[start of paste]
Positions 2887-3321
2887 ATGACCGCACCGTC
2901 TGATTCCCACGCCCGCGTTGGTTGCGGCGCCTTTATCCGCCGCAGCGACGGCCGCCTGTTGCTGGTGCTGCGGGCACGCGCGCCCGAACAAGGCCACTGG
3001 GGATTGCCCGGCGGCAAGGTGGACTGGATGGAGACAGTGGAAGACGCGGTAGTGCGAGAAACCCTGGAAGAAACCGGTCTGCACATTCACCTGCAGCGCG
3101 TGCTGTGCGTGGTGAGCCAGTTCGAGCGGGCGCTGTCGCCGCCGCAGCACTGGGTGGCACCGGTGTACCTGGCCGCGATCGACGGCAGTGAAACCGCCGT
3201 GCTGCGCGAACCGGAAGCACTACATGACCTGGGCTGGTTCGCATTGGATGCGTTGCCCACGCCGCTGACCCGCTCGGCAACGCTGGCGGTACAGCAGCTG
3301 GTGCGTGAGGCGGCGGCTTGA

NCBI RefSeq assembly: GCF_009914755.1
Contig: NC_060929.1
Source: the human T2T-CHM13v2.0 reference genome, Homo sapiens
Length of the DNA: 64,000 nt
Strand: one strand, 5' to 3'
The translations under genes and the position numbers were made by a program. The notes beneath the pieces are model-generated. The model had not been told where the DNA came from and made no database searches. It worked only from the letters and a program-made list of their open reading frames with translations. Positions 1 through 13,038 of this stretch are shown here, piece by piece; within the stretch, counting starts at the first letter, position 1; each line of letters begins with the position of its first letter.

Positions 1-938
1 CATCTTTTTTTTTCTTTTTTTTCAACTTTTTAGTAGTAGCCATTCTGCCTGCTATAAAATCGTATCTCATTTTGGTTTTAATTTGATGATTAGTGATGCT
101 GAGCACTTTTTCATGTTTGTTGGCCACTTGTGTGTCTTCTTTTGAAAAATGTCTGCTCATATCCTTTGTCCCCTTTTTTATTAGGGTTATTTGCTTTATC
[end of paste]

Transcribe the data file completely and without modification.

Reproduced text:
Positions 2887-3321
2887 ATGACCGCACCGTC
2901 TGATTCCCACGCCCGCGTTGGTTGCGGCGCCTTTATCCGCCGCAGCGACGGCCGCCTGTTGCTGGTGCTGCGGGCACGCGCGCCCGAACAAGGCCACTGG
3001 GGATTGCCCGGCGGCAAGGTGGACTGGATGGAGACAGTGGAAGACGCGGTAGTGCGAGAAACCCTGGAAGAAACCGGTCTGCACATTCACCTGCAGCGCG
3101 TGCTGTGCGTGGTGAGCCAGTTCGAGCGGGCGCTGTCGCCGCCGCAGCACTGGGTGGCACCGGTGTACCTGGCCGCGATCGACGGCAGTGAAACCGCCGT
3201 GCTGCGCGAACCGGAAGCACTACATGACCTGGGCTGGTTCGCATTGGATGCGTTGCCCACGCCGCTGACCCGCTCGGCAACGCTGGCGGTACAGCAGCTG
3301 GTGCGTGAGGCGGCGGCTTGA

NCBI RefSeq assembly: GCF_009914755.1
Contig: NC_060929.1
Source: the human T2T-CHM13v2.0 reference genome, Homo sapiens
Length of the DNA: 64,000 nt
Strand: one strand, 5' to 3'
The translations under genes and the position numbers were made by a program. The notes beneath the pieces are model-generated. The model had not been told where the DNA came from and made no database searches. It worked only from the letters and a program-made list of their open reading frames with translations. Positions 1 through 13,038 of this stretch are shown here, piece by piece; within the stretch, counting starts at the first letter, position 1; each line of letters begins with the position of its first letter.

Positions 1-938
1 CATCTTTTTTTTTCTTTTTTTTCAACTTTTTAGTAGTAGCCATTCTGCCTGCTATAAAATCGTATCTCATTTTGGTTTTAATTTGATGATTAGTGATGCT
101 GAGCACTTTTTCATGTTTGTTGGCCACTTGTGTGTCTTCTTTTGAAAAATGTCTGCTCATATCCTTTGTCCCCTTTTTTATTAGGGTTATTTGCTTTATC